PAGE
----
Why it’s perpetuated: Social media is the new shiny red apple. It’s not going anywhere, but neither are web sites.

Action plan: Email remains one of the most powerful ways to prospect for business. Although you can capture email addresses on social media networks, it is a lot easier to simply add a form at multiple locations on your web site. Here’s how: Sign up for Aweber, an email marketing service that helps you collect email addresses and blast messages as often as you like. The basic plan costs $20 a month. Create incentives—any kind of premium content—that you can give to email subscribers if they recruit customers for you using their social networks. (Distribute the incentives using a free tool likeCloudFlood.) Offer new recruits the same offer, and so on. Do this right and a virtuous cycle kicks in, expanding your email list very quickly.

Myth 7: You can’t measure your return on investment in social media.


Image by Dottie Mae via Flickr

Why it’s perpetuated: Many social media experts know how to use social networks to socialize, but they have little to no marketing expertise–meaning they don’t know how to turn all that socializing into cash flow.

Action plan: Track where your users are coming from; identify the actions they took on your site (making purchases, viewing a 10-page slide show, whatever); calculate the value of that activity. There are a few steps along the way, but they aren’t difficult, so stay with me.

Say you want to track subscribers to your company-email list who came through social-media channels. First, build a “Thank you for subscribing” page on your site that people see after signing up to your email list. Then set up that page as a “Goal” in Google Analytics (follow the instructions in Google’s Conversion University). That will let you see the proportion of subscribers who signed up after clicking a link to your site that was posted on a social network.

Next, also define as a second Goal the confirmation page that loads after someone buys one of your products. The next time you link to a specific promotion in an email blast, add tracking tags to that link using the  Google Analytics URL Builder. Now, if a subscriber hits the purchase-confirmation page anytime after clicking that promotional link, you will see that tracked link as the referring source.

To calculate the return, take what you made from your list and divide by the number of subscribers gathered through social networks. I have worked with retailers who sold products to 10% of their email subscribers through their most effective campaigns. (By contrast, many direct-mail campaigns yield response rates of less than 1%.) Slick, right?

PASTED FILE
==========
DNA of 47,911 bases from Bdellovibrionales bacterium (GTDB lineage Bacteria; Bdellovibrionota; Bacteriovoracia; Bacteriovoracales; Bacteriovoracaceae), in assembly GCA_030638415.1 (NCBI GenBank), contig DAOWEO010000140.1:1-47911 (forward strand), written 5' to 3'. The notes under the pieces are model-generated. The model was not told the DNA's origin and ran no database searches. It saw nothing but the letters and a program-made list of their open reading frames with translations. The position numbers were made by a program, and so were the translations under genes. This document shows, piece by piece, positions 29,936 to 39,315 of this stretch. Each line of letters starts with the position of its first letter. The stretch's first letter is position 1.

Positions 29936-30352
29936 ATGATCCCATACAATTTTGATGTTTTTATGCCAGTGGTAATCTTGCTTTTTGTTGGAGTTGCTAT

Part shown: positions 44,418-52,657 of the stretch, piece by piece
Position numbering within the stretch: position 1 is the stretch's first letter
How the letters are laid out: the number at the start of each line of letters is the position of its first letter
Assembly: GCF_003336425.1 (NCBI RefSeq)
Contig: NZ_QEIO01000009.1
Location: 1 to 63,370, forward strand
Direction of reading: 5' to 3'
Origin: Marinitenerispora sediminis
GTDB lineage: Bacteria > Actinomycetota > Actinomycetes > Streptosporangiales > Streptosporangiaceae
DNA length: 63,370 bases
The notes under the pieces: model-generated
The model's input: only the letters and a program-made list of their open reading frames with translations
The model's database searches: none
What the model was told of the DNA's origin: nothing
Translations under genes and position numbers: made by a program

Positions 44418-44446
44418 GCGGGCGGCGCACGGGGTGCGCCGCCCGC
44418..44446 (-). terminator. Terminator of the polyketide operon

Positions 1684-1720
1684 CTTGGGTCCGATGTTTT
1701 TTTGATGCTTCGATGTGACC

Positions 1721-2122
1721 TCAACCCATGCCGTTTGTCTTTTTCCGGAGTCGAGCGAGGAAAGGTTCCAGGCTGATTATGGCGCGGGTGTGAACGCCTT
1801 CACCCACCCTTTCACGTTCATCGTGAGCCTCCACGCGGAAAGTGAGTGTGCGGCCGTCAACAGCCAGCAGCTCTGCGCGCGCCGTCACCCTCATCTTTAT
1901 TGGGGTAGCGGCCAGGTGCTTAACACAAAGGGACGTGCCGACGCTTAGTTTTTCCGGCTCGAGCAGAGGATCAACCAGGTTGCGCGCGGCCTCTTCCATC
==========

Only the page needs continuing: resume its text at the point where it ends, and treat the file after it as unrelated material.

Myth 8: Blogging is a waste of time.

Why it’s perpetuated: There is so much noise on the internet, why bother blogging? Here’s why: It gives you a voice and at least a modicum of control of your brand–especially if you really have something important to say and you say it on a consistent basis.

Action plan: Blogging is very easy. Download the WordPress blogging platform from Install it on your server into a new directory (if you have Fantastico on your web server, it will load up like butter). Next, find some of the best questions your prospects have posed and write an article that responds to their inquiries. Add a question at the end encouraging people to post their comments. Share the content with your prospects, customers and on the social networks, and ask others in your network to share the content. Repeat.

Myth 9: You have to be on every social network.

Why it’s perpetuated: Peer pressure. When no one knows what they’re supposed to do; they feel the need to do everything.

Action plan: Focus your efforts. or Facebook and type targeted key words into the search fields. The words should describe services, products, or other topics in which your company is involved.  Study the web pages that appear in the search results. Do the people you see on these pages resemble your target community? Are these the type of people who buy your products or services? If so, interact with them; if not, don’t. Milling around other networks just for the sake of it is a waste of time.


Image by seanbjack via Flickr

Myth 10: Social media will replace real-life networking.

Why it’s perpetuated:New stuff keeps coming out. The Google+ Hangout feature allows you to hold a video chat with up to 10 people. The more new gadgets there are to play with, the more time people will spend playing with them, and the less time they will spend talking to each other. Or least that’s how it might seem.

Action plan: People–friends, customers, vendors–still crave face-to-face communication. Get out and meet them, and use social media to help you do it. Example: Log on to LinkedIn Answers and ask your network for suggestions for scintillating discussion topics involving your industry. (It may take a week to gin up enough good responses.) Based on that information, schedule a gathering to chat about those topics, drink a few beers or hopefully both. ( makes it easy to organize these shindigs.) Invite your prospects, customers, and people on your email lists; have them test your product for free. The goodwill will go a long way.